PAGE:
Have you heard leadership and management gurus rubbishing military-style command and control leadership practices?
The military has a field order paragraph called Command and Control. The gurus presume command and control means someone barking orders (command) and micromanaging compliance (control).
If you’ve ever been in a good military unit, you probably scratch your head at what they mean by the term versus what you’ve seen with your own eyes.
Only the worst leaders in the U.S. military try to lead that way.
The only ones who’ve been successful using that approach fought even bigger idiots who barked orders while no one listened to them (or, even worse, did listen to them).
When you look at what the terms actually mean, you’ll notice that command and control is precisely what good leaders have done across time and cultures.
Command means to be clear about responsibility and accountability: the authority to make decisions, set priorities, and enforce standards, while exemplifying the behaviors expected of everyone in the organization.
You make decisions. You have the authority to do so unilaterally, but only the most benighted and ineffective make it a habit. Sure, there are times in combat when you need to do so. As a matter of normal practice, wise commanders take the time to co-create so they gain buy-in among the ranks. Doing so creates trust. Good leaders draw from that well of trust only when absolutely necessary.
Command creates clear accountability. You are answerable to your boss (or board), your employees, and your peers and partners for your mission and desired outcomes.
You must exemplify the values they expect of every team member. In the U.S. Civil War, for example, commanders rode on horseback so they could see and be seen. The message was simple: I’m the most vulnerable person on this team; everyone is shooting at me. If I can do my job, so can everyone else.
The highest casualty rates in the Civil War were colonels and brigadier generals. Their examples of courage inspired their unit’s performance.
The good news for business leaders: no one is shooting at you.
Control identifies the scope of the person’s responsibility, which includes communication and cooperation.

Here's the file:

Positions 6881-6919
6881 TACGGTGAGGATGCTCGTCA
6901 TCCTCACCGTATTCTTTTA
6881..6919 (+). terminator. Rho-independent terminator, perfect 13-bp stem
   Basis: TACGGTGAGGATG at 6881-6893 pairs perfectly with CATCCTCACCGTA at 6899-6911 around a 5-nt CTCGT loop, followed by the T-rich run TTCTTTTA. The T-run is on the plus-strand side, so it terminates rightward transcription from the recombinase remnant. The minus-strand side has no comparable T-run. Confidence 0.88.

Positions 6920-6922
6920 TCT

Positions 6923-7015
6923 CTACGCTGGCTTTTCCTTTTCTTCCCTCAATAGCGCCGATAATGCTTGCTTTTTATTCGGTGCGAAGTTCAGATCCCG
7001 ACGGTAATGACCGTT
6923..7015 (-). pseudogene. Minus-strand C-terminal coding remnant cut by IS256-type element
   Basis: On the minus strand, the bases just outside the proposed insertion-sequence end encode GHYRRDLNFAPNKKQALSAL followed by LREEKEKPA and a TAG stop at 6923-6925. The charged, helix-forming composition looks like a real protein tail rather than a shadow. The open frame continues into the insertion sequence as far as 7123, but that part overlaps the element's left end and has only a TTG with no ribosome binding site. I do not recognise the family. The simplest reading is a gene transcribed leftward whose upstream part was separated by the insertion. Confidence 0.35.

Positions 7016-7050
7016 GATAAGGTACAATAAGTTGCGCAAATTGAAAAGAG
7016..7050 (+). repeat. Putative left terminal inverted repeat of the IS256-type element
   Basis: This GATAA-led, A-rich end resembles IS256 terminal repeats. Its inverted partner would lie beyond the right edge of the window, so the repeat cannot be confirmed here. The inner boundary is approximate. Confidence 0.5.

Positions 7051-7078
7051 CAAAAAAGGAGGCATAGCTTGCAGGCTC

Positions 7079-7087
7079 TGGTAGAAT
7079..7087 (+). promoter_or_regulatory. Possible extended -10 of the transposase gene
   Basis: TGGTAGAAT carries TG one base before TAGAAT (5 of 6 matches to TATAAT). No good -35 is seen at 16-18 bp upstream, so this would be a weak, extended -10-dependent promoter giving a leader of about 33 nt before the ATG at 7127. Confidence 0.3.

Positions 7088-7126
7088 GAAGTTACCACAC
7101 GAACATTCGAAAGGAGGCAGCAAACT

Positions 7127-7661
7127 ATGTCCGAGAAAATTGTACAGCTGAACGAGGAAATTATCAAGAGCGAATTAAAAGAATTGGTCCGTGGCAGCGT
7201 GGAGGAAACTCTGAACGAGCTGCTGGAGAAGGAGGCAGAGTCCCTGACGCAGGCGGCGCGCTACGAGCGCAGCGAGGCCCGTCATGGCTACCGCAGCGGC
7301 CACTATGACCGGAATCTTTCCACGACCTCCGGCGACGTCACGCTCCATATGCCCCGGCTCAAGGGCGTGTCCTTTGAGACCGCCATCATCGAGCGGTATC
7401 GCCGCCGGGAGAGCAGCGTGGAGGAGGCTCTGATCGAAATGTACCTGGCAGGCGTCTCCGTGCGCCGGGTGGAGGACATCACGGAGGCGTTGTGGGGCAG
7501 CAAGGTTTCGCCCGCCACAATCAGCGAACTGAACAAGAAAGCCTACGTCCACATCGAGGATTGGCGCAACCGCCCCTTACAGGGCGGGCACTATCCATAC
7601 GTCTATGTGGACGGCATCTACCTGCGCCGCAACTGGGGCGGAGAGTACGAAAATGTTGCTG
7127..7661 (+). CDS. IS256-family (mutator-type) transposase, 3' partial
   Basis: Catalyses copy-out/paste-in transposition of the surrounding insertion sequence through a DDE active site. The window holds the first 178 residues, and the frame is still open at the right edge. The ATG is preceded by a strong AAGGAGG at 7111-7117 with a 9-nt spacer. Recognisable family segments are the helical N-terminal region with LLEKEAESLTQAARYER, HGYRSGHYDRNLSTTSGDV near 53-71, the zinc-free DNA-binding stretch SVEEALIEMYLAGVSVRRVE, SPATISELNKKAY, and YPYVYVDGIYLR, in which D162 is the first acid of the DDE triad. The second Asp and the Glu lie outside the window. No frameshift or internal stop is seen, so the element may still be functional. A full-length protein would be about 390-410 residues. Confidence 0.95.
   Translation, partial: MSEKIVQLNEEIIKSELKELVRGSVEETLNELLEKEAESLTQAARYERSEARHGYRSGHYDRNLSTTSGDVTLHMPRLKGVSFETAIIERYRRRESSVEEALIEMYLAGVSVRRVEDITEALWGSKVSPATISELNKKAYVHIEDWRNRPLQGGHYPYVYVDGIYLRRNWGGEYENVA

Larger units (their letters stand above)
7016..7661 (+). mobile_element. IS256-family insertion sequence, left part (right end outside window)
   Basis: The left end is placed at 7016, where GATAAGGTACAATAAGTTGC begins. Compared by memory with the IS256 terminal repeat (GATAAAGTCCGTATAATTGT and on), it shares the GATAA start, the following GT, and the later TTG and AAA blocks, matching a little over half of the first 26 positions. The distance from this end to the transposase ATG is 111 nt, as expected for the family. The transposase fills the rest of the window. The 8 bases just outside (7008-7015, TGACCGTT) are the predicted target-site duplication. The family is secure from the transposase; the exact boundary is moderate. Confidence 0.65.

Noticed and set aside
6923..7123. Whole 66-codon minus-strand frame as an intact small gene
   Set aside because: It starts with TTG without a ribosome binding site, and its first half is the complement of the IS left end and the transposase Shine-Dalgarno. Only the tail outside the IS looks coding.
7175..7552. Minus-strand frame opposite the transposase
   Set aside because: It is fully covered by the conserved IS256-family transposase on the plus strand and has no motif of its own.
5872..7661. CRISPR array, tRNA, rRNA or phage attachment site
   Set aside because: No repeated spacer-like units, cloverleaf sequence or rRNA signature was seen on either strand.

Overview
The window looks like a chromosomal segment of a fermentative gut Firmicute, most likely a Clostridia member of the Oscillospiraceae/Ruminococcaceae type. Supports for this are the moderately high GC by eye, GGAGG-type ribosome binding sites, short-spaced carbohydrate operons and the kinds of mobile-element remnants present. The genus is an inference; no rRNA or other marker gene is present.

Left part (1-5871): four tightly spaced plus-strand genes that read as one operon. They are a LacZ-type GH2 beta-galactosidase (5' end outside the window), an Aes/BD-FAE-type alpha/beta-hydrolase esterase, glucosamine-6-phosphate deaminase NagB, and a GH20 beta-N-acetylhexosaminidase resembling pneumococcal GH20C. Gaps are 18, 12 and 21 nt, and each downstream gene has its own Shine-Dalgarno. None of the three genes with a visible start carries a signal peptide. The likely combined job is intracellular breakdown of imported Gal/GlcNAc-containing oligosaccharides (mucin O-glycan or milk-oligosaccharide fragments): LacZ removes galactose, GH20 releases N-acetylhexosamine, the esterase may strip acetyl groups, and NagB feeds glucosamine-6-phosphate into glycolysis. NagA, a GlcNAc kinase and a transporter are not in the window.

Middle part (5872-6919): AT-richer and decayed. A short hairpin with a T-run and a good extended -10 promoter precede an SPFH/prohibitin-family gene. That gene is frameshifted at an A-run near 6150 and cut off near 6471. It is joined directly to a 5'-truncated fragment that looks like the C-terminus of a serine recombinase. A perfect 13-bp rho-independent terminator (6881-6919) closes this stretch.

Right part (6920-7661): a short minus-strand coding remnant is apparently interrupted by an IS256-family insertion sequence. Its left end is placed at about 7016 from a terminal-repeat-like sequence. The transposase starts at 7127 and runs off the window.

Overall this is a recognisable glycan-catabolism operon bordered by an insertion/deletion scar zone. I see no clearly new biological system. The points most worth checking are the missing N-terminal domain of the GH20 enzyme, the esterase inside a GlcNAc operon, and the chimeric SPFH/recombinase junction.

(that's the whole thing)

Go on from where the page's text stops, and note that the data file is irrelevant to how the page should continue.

Effective delegation includes identifying the mission and desired outcomes along with the boundaries of your direct report’s decision-making authority. The boundaries may include territory, resources, legal and regulatory restrictions and the like. You have your direct reports let you know when they get close to the boundary to coordinate and preserve your decision-making space.
Control delineates your expectations about cooperation between your direct reports. You cannot afford the silo-effect where people operate in fiefdoms and don’t cooperate for the common good. You know you have a silo challenge when everyone reports progress but the overall situation is going downhill.
Creating objectives that rely on the cooperation of your direct reports yields a whole-is-greater-than-the-sum-of-its-parts effect.
Are you ready to use command and control properly?
- Set clear objectives by identifying the task you want someone to do and the outcomes you want them to achieve. X so that Y is your winning formula.
- Use co-creation to gain buy-in for decisions and changes – it makes accountability much easier.
- Model the behaviors you want from your employees. You lose trust with a do as I say, not as I do approach.
- Set up your direct reports for success when you delegate by giving them the X so that Y, co-creating boundaries, and asking “what does ideal support from me look like?”
- Identify lead and supporting actors for each company objective, so your direct reports are clear on their roles and cooperation responsibilities.
Practice command and control like this, and you’ll find your company improves trust, communication, cooperation, and performance.
Are you interested in a company offsite that will make a positive impact for many years? Battlefields, historical venues, and national parks are terrific venues for adventure experiences that build trust and capacity.